Sunday, August 05, 2007

Maddening myeloma article

This was in the Kansas City Star this morning. It makes me crazy. As much as I want to see Sicko, I don't know if I'd be able to make it through it, knowing what I already had to go through just to get my Revlimid approved by the insurance company. I know what I had to deal with was much, much easier than what other people have to face, and, man, it was still so stressful. It took weeks of fighting and a nasty letter from my doctor before the insurance company said, okay, we'll do you a big favor and"let" you have this lifesaving drug. Everyone should get mad about stuff like this.

Posted on Sat, Aug. 04, 2007
Lokeman: Fighting for health care, fighting for her life

It took two viewings before Julia Slaven could laugh with others in theaters showing Michael Moore’s latest film.

“Sicko” opens with a guy who, for lack of affordable health care, stitches up his own gaping wound. According to Moore, you’re better off getting sick in Cuba, France and Great Britain than in the USA.

Some people in Moore’s film died while their appeals on denied claims were pending. Moore’s film featured a St. Joseph Medical Center employee whose husband had cancer and died while the family appealed an insurance denial.

Julia Slaven of Kansas City watched “Sicko” through a been-there-done-that lens. A nurse at University of Kansas Medical Center, Slaven has multiple myeloma, an aggressive form of cancer. She’s not your typical cancer survivor: She ought to have the letter “S” sewn on her shirts and walk around wearing a cape.

Earlier this year, her health provider, Coventry Health Care of Kansas, denied as not “evidence-based” a second round of autologous stem-cell treatments at KU Medical Center. Coventry claimed the transplant procedure was “not supported by medical literature.” She appealed.
As she waited, Slaven, family and friends held a one-day protest in March on Ward Parkway near Coventry’s Kansas City headquarters.

Supportive letters were faxed to Coventry. Motorists honked in support. TV crews from KMBC and Fox-4 News interviewed her. By the end of the day, Coventry had contacted Slaven to explain that the denial had been overturned. Just like that.

The stories that Moore tells are stories that people like Slaven live.

Slaven couldn’t understand how her insurer had approved the workup to this second round of treatment, denied it as experimental and within hours of a protest changed its mind. Variations of this theme are found in “Sicko.”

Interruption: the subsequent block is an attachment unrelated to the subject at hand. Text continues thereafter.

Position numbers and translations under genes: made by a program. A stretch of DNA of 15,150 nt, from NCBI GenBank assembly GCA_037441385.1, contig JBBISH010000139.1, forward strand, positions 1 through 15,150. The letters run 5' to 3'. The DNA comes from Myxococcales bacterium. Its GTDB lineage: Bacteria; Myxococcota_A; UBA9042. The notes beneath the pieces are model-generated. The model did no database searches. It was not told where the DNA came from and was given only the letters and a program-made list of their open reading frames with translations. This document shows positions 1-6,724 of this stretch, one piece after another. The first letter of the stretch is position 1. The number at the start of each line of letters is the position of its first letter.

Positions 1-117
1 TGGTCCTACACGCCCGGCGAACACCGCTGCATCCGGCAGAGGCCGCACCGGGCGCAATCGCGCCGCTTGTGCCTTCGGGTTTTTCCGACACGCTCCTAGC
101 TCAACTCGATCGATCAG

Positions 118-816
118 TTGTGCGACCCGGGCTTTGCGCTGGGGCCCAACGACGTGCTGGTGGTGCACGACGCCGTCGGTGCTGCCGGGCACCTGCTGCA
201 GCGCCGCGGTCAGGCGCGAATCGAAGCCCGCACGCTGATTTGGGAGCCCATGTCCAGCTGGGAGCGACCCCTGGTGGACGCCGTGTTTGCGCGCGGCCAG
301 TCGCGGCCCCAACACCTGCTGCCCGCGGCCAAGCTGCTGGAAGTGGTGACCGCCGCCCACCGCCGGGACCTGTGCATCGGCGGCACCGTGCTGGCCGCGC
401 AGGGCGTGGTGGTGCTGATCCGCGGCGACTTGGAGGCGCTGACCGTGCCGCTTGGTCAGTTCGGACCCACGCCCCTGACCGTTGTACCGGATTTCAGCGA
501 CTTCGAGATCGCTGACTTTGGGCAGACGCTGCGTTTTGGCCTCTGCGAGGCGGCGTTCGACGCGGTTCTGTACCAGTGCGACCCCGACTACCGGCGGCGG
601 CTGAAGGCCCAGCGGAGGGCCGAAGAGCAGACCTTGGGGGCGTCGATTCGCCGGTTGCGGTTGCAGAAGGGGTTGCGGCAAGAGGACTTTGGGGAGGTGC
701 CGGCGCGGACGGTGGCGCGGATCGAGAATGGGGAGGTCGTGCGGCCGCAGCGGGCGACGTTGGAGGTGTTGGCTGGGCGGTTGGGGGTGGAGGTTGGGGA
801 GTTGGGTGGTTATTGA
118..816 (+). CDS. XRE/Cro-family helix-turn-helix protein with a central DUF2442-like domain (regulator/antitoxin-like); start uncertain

“First time I saw the movie, it made me mad. It stirred things up,” Slaven said. “The second time, I thought it was sarcastic and funny. You do have to have some humor about this or else you would go crazy.”

While fighting cancer, Slaven kept her sense of humor but lost her hair. She lost her appetite, but not her life.

“It’s heartbreaking what happened to that woman and her husband at St. Joe,” Slaven said. “But there are a lot of stories like that out there.”

Had Coventry not come through, the Slavens would have had to pay out $250,000 on their own. The family already pays more than $14,000 in premiums annually. And these were Julia’s stem cells, not the controversial embryonic stem cells.

“I have stem cells saved from the year before,” Slaven said. What happened to her was like putting money in the vault and having the bank charge you $250,000 to claim it.

Coventry claims it overturned its denial based on a review of her case by a panel of independent physicians called upon to consider her appeal.

A Coventry representative on Friday identified the physicians who gave the green light as A. Robert Thiessen, Keith Hansen and Matthew Sacks. The original denial was made by Dr. William R. Rooney, medical director of Coventry.

Last March, the second round of stem-cell treatments began.

“I open the newspaper first thing to the obituaries,” Slaven said. “The other day I read one about a woman who died of multiple myeloma. The way I feel right now is I will live for a long time.”

Julia Slaven turns 55 on Tuesday. Michael Moore will miss her blowing out the candles surrounded by her loving family. Despite her happiness, she worries about other cancer patients who also see life through a been-there-done-that lens and may run out of time while waiting for the coverage they have paid for and been denied. You ought to worry, too.

Rhonda Chriss Lokeman is a nationally syndicated columnist for Creators Syndicate.

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